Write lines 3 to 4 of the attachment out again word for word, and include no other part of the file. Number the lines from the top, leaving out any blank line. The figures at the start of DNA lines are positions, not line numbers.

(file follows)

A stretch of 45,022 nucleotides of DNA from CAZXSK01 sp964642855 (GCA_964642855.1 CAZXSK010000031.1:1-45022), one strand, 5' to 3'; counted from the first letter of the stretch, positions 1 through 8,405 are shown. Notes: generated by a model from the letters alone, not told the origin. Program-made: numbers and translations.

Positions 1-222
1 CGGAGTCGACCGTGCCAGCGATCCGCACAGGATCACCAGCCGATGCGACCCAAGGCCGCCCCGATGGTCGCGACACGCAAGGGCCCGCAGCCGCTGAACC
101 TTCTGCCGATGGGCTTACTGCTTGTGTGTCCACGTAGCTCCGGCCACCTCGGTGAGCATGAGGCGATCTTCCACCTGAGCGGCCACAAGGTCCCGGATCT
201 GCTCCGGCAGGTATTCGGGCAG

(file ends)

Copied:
1 CGGAGTCGACCGTGCCAGCGATCCGCACAGGATCACCAGCCGATGCGACCCAAGGCCGCCCCGATGGTCGCGACACGCAAGGGCCCGCAGCCGCTGAACC
101 TTCTGCCGATGGGCTTACTGCTTGTGTGTCCACGTAGCTCCGGCCACCTCGGTGAGCATGAGGCGATCTTCCACCTGAGCGGCCACAAGGTCCCGGATCT